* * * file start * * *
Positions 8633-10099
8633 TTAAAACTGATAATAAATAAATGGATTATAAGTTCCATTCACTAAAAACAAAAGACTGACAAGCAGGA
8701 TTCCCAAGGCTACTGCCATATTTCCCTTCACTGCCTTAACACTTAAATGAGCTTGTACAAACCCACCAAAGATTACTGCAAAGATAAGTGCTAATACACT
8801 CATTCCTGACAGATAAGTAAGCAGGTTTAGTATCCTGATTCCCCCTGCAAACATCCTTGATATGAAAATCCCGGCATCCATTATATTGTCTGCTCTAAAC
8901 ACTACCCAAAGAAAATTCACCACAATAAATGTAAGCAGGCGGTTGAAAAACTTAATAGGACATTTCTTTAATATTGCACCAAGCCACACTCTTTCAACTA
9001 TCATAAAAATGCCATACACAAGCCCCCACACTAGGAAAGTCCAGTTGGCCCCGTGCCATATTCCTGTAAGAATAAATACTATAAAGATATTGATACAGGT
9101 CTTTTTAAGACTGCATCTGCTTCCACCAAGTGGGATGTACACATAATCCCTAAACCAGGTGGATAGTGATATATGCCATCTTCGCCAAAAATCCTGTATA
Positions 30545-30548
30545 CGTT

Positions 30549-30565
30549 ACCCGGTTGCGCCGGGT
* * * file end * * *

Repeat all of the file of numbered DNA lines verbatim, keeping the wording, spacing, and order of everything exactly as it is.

Positions 8633-10099
8633 TTAAAACTGATAATAAATAAATGGATTATAAGTTCCATTCACTAAAAACAAAAGACTGACAAGCAGGA
8701 TTCCCAAGGCTACTGCCATATTTCCCTTCACTGCCTTAACACTTAAATGAGCTTGTACAAACCCACCAAAGATTACTGCAAAGATAAGTGCTAATACACT
8801 CATTCCTGACAGATAAGTAAGCAGGTTTAGTATCCTGATTCCCCCTGCAAACATCCTTGATATGAAAATCCCGGCATCCATTATATTGTCTGCTCTAAAC
8901 ACTACCCAAAGAAAATTCACCACAATAAATGTAAGCAGGCGGTTGAAAAACTTAATAGGACATTTCTTTAATATTGCACCAAGCCACACTCTTTCAACTA
9001 TCATAAAAATGCCATACACAAGCCCCCACACTAGGAAAGTCCAGTTGGCCCCGTGCCATATTCCTGTAAGAATAAATACTATAAAGATATTGATACAGGT
9101 CTTTTTAAGACTGCATCTGCTTCCACCAAGTGGGATGTACACATAATCCCTAAACCAGGTGGATAGTGATATATGCCATCTTCGCCAAAAATCCTGTATA
Positions 30545-30548
30545 CGTT

Positions 30549-30565
30549 ACCCGGTTGCGCCGGGT